This week's Answer:
monologue about dialogue
... Oh, sorry, Thurman.
Were you waiting for a reply?
Some kind of response? Something like the beginning
of a dialogue, the word “dialogue” incorporating the
word, “di,” which is a prefix of Greek origin, meaning
the word, “dialogue,” itself, meaning a conversation
between two or more people?
(I’m aware that you, Thurman, and I are unable to
carry on a dialogue -- and that this is, rather, is more
like a monologue -- because of your inability to
respond back to me now -- being that we’re not instantly
messaging or “chatting” or text-messaging or e-mailing
or communicating via many of the other electronic means
that keep us safe from the apparently dangerous and deadly
pastime of actually talking to somebody in person.
Which is one of the great things about screenplays:
we actually get to see people speaking to each
other in the same room or vicinity.
God help us if dialogue in movies and television is
replaced by quick-paced electronic transfers.
Can you imagine a whole movie that consists of
faxes, e-mails, cell-phone calls and the like? Come to think of it, just count all the minutes in a typical
film or television show that is involved with cell-phone
conversations—and, often, one-sided ones!
We’re definitely stretching that definition of
“dialogue,” which may need even more elasticity in the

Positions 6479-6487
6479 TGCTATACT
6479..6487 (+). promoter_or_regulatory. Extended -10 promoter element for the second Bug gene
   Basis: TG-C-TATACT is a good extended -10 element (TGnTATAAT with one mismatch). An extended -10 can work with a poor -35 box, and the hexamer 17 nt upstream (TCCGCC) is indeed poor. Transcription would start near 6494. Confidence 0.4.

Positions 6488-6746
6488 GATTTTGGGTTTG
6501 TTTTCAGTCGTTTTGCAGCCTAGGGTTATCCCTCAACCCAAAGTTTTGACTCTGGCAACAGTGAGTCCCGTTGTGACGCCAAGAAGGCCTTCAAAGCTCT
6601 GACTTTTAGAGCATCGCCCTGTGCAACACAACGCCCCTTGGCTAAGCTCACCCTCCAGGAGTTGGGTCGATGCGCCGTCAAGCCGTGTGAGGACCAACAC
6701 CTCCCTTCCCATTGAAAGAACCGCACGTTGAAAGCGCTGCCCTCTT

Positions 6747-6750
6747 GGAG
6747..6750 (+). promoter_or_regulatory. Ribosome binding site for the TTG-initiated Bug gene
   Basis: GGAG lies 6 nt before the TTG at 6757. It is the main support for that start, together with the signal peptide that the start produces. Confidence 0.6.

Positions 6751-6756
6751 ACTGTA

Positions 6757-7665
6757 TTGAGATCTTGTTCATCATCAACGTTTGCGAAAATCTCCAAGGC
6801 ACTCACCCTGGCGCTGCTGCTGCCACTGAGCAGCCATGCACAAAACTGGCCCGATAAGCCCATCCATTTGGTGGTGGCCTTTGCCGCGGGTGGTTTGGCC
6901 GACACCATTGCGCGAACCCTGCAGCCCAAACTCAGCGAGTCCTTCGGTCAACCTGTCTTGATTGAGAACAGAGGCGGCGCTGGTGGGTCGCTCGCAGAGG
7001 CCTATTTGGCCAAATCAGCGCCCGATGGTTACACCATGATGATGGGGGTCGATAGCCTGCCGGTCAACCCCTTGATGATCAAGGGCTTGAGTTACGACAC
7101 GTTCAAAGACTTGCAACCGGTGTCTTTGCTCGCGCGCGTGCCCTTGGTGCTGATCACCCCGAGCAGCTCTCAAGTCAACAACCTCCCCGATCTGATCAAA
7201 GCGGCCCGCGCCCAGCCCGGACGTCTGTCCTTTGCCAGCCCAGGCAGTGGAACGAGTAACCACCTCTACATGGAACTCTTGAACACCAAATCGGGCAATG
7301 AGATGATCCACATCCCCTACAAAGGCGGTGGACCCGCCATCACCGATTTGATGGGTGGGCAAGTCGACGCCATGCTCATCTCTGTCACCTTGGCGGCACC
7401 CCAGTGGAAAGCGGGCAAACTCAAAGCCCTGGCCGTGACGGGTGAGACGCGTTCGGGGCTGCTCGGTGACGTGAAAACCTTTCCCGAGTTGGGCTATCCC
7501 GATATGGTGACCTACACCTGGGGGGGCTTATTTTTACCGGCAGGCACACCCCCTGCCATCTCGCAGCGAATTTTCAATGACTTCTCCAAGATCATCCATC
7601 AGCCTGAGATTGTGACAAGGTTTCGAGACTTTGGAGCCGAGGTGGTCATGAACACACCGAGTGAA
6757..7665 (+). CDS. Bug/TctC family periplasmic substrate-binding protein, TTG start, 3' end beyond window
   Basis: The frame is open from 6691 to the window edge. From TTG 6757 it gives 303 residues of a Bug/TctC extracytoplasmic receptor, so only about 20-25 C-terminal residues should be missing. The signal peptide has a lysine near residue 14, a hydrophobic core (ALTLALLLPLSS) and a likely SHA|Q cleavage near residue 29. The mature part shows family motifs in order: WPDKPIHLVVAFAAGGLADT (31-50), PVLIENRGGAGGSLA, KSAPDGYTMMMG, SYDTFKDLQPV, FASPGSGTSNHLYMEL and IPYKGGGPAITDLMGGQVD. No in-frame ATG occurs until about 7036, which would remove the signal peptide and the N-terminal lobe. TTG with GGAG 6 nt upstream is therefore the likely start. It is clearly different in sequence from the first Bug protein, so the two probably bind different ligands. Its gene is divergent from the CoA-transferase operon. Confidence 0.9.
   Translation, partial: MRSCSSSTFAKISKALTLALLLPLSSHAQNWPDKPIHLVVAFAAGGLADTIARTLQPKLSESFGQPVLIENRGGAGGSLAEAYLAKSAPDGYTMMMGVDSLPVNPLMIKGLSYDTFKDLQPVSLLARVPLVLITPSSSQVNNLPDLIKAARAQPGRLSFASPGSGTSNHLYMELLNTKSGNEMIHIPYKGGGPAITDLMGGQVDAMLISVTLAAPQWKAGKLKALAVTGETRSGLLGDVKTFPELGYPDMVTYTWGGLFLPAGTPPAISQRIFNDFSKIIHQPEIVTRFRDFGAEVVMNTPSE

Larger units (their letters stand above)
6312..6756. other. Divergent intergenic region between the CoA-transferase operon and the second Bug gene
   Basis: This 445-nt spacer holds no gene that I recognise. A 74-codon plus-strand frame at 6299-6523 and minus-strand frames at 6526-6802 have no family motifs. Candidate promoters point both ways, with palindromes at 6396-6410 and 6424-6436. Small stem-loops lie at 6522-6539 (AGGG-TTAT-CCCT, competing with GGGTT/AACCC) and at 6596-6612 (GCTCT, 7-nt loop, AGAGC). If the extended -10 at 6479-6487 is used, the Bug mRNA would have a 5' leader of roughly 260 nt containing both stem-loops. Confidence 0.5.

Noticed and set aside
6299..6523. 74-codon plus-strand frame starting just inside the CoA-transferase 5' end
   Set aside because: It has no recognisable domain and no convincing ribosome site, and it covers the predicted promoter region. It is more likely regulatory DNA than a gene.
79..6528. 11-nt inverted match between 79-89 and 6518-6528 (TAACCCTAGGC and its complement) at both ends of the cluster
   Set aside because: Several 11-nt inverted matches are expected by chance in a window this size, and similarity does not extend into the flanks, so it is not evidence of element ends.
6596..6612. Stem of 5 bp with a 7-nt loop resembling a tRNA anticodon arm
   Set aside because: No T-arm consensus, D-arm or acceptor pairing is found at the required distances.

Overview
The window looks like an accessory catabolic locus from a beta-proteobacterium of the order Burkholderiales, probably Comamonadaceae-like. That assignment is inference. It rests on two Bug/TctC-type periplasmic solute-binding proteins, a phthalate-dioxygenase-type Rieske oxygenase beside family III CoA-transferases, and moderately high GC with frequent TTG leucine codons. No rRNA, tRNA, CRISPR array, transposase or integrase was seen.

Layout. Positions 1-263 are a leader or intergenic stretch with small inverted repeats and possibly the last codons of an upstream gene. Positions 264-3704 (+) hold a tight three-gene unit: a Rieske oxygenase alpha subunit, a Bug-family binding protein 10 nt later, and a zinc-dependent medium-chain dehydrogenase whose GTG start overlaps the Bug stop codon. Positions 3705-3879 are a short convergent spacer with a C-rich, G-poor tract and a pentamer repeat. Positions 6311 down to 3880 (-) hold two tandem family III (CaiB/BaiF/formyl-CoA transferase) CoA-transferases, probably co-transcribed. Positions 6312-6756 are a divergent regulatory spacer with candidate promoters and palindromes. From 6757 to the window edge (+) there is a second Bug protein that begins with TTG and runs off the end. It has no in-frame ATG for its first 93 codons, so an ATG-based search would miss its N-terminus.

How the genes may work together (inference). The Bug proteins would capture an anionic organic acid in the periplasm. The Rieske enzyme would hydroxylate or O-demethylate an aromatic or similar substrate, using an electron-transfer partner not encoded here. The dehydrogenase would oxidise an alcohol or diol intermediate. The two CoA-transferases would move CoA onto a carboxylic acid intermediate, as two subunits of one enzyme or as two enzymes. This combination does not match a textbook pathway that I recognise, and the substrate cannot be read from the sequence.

Let me refer to the last word of the
sentence that describes “dialogue”:
You can call them “your characters.”
But the emphasis is on them and not just their
words of your characters must (drawing on a loose allusion
to an Oriental concept) emanate from the bubbling fountain
within the characters. The words of your characters must be authentic expressions
from the deepest part of them, conscious and (most
The words from your respective players in your
drama, comedy, mystery, thriller or any type of story must
continually reveal what they are wanting, feeling,
needing, desiring, demanding, fearing, hoping for, trying
to avoid, running from, etc. Notice that I mentioned the word, “reveal.”
“Reveal” does not necessarily mean, “say.”
Here’s a “real life” question
for you: Do
we normally come right out and tell others immediately how
we feel and exactly what we want?
(Game show filler music plays at an accelerated
pace and ends quickly.)
Sorry, time’s up.
The answer is... “No.”
No, we don’t.
Now, if I was the host in a game show scene you
were writing, and, let’s say, you were one of the
contestants that I just rushed, and didn’t allow to
answer, would you naturally say something like, “I’m
angry with you for rushing me and disappointed that I
didn’t get the answer”?
I doubt it. Instead,
you might utter something sarcastic such as “What is
this, the Indianapolis 500?”
Or you might be even more sarcastic and retort,
“Could you go a little faster next time?” Or anger
could take you over for a brief moment and you could
spout, “You’re out of your mind, Alex, you
perm-haired, uptight, know-it-all!” All of the previous possible responses embody the anger and
disappointment, but do so in unique and creative ways that
inform us about the contestant’s state of mind and
(And the writer’s absolutely deranged sense of